Bryn Mawr Classical Review 2001.10.31
Donna Hurley (ed.), Suetonius: Divus Claudius. Cambridge: Cambridge University Press, 2001. Pp. 274. ISBN 0-521-59325-5. $59.95. ISBN 0-521-59676-9. $21.95.
Reviewed by Sandra Bingham, University of St Andrews
Word count: 1017 words
When you mention the emperor Claudius, the first picture that comes to many minds is the character in the television series I, Claudius, so brilliantly played by Sir Derek Jacobi: the stumbling, rather foolish man who was the pawn of his wives and freedmen. That this picture is derived for the most part from Suetonius' account of the life of Claudius comes through in Donna Hurley's commentary, but she also goes a long way in correcting some of the misinterpretations that have been perpetuated about this princeps.
It is an unfortunate quirk of fate that Suetonius has had to contend with Tacitus for the attention of scholars throughout the twentieth century. General studies on the biographer are much fewer in number than those on the historian.1 Despite this, however, there are several commentaries in English on the individual Lives of the Julio-Claudian emperors.2 Hurley's work adds to this in a very positive manner.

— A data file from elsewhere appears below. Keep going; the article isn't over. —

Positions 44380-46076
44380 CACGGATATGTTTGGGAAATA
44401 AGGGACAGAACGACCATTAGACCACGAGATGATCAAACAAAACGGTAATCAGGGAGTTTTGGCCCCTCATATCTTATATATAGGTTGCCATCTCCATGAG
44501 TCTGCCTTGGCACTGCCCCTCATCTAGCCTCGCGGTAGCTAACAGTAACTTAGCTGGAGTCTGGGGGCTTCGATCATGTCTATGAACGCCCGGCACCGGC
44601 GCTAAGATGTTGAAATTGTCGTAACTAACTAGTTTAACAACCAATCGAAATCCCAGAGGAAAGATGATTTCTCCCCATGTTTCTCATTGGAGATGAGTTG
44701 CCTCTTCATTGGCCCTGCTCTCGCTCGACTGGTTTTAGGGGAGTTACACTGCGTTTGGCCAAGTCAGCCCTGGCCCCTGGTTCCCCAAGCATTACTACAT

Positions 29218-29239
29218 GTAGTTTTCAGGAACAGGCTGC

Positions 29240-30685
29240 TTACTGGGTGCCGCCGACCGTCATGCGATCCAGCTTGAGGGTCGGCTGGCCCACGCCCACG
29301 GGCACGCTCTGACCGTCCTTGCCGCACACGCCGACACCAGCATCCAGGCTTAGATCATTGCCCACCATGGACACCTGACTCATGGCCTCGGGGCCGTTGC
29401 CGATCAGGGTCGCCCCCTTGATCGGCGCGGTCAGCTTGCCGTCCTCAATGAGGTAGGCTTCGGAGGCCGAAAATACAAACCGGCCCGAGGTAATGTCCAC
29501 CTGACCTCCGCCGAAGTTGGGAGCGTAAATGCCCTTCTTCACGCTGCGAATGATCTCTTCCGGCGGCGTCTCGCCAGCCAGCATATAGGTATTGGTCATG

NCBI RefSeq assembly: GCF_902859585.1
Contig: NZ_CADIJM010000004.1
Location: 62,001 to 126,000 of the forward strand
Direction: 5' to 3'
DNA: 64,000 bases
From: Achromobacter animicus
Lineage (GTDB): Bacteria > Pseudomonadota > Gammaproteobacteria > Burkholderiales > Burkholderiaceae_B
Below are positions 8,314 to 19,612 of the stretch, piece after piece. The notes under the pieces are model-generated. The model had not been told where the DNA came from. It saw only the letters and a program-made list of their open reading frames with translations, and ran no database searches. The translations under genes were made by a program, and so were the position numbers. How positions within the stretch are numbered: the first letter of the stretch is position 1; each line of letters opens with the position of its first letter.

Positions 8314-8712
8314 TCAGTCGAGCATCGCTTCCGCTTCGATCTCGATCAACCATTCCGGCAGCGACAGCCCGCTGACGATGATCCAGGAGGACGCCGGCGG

The commentary maintains the high standards set by the Cambridge Greek and Latin series. The book consists of an Introduction (pp. 1-22), the text in Latin (pp. 29-54), and nearly two hundred pages of commentary (pp. 55-244). The Introduction is an invaluable resource both for those who are new to Suetonius and for those who have some familiarity with the author; it includes a thorough background to Suetonius (his life and career, his works, and his structure and style), as well as discussion on ancient biography as a whole. Hurley also includes a section in the Introduction on the subject of this life, and she very helpfully provides a discussion of what we know about Claudius the man, and then contrasts that picture with the story that is recorded in the ancient authors, with a nod to the difficulties inherent in these depictions. The Introduction concludes with a look at the history of the text itself and a brief examination of its afterlife. A chart showing the major dates in Claudius' life is inserted at this point, prior to the beginning of the text itself, which is useful for quick reference since Suetonius, due to the nature of his work, does not often provide dates.